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Life After KBR: What the Supreme Court's Recent False Claims Act Decision May Mean for the Health Care Industry

On May 26, 2015, the Supreme Court of the United States answered two questions involving the False Claims Act (FCA). On its face, the case before the Court - Kellogg Brown & Root Services, Inc. v. United States ex rel. Carter (KBR)1 - had nothing to do with health care. Instead, the underlying case involved alleged fraud by military contractors in Iraq. However, the answers provided by the Court could have a material impact on members of the health care industry facing investigations and litigation under the FCA.

The Court in KBR was asked to interpret the meaning of language in both the FCA and a fairly arcane statute known as the Wartime Suspension of Limitations Act (WSLA). Subject to certain exceptions not relevant here, the FCA contains a six-year statute of limitations.2 The FCA also provides that if a case is commenced by a whistleblower (as most are), “no person other than the Government may intervene or bring a related action based on the facts underlying the pending action.”3 This latter provision is commonly known as the “first-to-file bar.”

The WSLA, in turn, provides that “[w]hen the United States is at war or Congress has enacted a specific authorization for the use of the Armed Forces, . . . the running of any statute of limitations applicable to any offense . . . involving fraud . . . against the United States . . . shall be suspended until 5 years after the termination of hostilities . . .”4 The WSLA does not define what constitutes an “offense.”

The Court’s opinion in KBR contained two central holdings. First, the Court held that the WSLA does not suspend the running of the FCA’s statute of limitations.5 The Court reached this conclusion after finding that the WSLA’s use of the word “offense” refers to criminal violations only.6 Second, the Court held that the FCA’s first-to-file bar does not preclude a whistleblower’s lawsuit if the previous suit has been dismissed.7 This, the Court found, was the result required by the FCA’s use of the word “pending” to describe what type of action triggers the first-to-file bar.8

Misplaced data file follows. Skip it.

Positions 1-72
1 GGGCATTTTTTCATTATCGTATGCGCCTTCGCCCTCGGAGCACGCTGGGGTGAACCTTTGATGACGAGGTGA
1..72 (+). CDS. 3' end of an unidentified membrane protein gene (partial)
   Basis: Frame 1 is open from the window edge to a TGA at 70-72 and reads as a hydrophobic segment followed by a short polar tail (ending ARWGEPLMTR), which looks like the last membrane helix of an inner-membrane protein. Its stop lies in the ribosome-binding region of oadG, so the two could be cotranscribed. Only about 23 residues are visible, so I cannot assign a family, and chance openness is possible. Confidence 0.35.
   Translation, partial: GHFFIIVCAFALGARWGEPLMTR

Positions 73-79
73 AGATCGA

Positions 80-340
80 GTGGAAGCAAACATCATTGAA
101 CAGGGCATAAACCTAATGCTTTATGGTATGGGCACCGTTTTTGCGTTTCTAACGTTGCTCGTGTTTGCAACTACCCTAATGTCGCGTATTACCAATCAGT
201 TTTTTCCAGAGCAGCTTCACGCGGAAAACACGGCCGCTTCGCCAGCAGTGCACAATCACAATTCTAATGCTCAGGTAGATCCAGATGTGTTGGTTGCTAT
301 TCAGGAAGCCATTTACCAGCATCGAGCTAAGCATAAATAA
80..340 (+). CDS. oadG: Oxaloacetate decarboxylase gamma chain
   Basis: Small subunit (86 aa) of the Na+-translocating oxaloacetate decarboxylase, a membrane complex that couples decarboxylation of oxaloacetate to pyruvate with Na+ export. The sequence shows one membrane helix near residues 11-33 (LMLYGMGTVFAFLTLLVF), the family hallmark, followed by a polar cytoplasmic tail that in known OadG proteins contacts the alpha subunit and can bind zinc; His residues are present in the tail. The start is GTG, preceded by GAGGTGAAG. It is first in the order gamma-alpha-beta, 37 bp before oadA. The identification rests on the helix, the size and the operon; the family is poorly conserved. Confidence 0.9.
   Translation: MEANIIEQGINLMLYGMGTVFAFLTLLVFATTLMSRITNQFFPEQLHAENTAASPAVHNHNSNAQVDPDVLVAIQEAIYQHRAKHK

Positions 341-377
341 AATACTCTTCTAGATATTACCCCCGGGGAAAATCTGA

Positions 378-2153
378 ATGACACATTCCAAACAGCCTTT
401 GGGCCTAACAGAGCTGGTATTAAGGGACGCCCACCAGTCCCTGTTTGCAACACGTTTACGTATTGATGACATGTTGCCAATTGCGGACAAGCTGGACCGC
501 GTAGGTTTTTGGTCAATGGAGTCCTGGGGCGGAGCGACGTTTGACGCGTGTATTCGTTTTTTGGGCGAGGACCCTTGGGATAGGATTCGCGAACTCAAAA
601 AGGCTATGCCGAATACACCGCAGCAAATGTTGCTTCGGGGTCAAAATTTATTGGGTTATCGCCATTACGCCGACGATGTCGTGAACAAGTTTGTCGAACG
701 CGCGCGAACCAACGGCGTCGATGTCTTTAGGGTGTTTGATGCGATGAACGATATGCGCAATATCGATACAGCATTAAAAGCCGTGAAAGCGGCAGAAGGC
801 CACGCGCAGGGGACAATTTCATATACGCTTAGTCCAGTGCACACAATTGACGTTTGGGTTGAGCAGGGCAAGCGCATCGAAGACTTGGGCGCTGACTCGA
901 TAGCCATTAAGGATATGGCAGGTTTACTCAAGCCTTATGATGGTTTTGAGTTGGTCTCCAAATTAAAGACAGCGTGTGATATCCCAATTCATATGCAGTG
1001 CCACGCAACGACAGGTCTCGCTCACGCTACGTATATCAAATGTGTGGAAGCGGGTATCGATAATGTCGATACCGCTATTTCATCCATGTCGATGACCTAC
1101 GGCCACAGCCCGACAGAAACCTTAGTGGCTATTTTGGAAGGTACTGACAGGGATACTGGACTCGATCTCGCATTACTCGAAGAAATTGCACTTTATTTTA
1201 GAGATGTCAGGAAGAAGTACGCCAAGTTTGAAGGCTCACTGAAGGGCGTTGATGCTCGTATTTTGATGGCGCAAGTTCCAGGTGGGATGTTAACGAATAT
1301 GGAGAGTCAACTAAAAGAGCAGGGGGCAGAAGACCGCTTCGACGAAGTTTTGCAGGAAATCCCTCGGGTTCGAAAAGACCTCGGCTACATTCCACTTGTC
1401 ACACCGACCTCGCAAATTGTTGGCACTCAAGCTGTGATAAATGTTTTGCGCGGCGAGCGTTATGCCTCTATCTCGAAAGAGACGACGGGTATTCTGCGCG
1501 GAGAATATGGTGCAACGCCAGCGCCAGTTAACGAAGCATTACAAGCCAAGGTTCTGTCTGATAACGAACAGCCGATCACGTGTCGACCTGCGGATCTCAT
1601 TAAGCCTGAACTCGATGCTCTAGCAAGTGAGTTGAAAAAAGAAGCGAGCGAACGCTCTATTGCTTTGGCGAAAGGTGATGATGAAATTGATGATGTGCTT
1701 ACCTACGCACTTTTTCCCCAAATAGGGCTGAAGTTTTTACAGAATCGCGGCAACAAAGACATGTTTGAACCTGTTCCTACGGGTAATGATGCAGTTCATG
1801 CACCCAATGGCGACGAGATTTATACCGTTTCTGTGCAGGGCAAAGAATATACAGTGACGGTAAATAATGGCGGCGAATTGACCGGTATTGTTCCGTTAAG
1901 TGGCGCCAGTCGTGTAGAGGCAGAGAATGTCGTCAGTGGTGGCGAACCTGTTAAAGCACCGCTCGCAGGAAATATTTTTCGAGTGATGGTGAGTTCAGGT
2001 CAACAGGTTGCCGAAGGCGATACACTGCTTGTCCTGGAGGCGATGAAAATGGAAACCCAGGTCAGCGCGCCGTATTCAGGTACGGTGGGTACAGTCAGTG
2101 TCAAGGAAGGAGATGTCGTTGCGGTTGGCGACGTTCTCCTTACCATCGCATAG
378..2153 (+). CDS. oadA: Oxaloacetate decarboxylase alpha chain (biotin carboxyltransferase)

As with any attempt to predict the future, prognostications regarding the impact of a Supreme Court decision can be notoriously inaccurate. However, logic and experience suggest that the Court’s decision in KBR could have certain positive and negative effects on the health care industry.

First, the Court’s decision with respect to the FCA’s statute of limitations provides much-needed clarity to defendants facing FCA litigation. Prior to the Court’s decision, whistleblowers and/or the Department of Justice (DOJ) could credibly argue that the relevant time period for purposes of discovery and quantifying the amount in controversy extended far beyond the six years before the initial complaint was filed. Now that the Court has spoken, defendants can more accurately assess the settlement value of cases and combat discovery that seeks information from time periods for which no FCA causes of action can be asserted.

Second, the Court’s interpretation of the FCA’s first-to-file bar could lead to repetitive, parasitic lawsuits brought by different whistleblowers seeking to take advantage of allegations made public by previously dismissed lawsuits. However, members of the health care industry would not be defenseless against such litigation tactics. For example, the FCA’s public-disclosure bar would likely preclude a later-filed suit where the whistleblower based his or her claims on allegations gleaned from public court filings in a previously filed federal action.9 While Congress recently amended the public-disclosure bar and gave DOJ discretion to waive the bar’s application, the public-disclosure bar remains a powerful tool for defendants facing litigation by whistleblowers with no firsthand knowledge on which to base their allegations.

Third, the Court’s interpretation of the first-to-file bar may have the salutatory effect of slowing the proverbial “race to the courthouse” by whistleblowers’ counsel. If the Court had held that the first-to-file bar applies regardless of whether an earlier-filed action is dismissed, the strategy of file first and ask questions later would continue to be a rational one for whistleblowers’ counsel to follow, lest another whistleblower file their complaint first. However, now that the incentive to be first is somewhat diminished, it may cause  whistleblowers’ counsel to exercise more care in deciding whether to commence litigation and, if so, what theories to pursue.

For additional information, please contact James Segroves in Washington, D.C. at  202.580.7710.


*Kevin Royer is currently a summer associate at Hooper, Lundy & Bookman and a law student at the UCLA School of Law.

1 No. 12-1497, 2015 WL 2456621 (U.S. May 16, 2015).

2 31 U.S.C. § 3731(b).

3 31 U.S.C. § 3730(b)(5) (emphasis added).

4 18 U.S.C. § 3287 (emphasis added).

5 2015 WL 2456621, at *5.

6 Id. at *5–8.

7 Id. at *8–9.

8 Id.

9 See 31 U.S.C. § 3730(e)(4).

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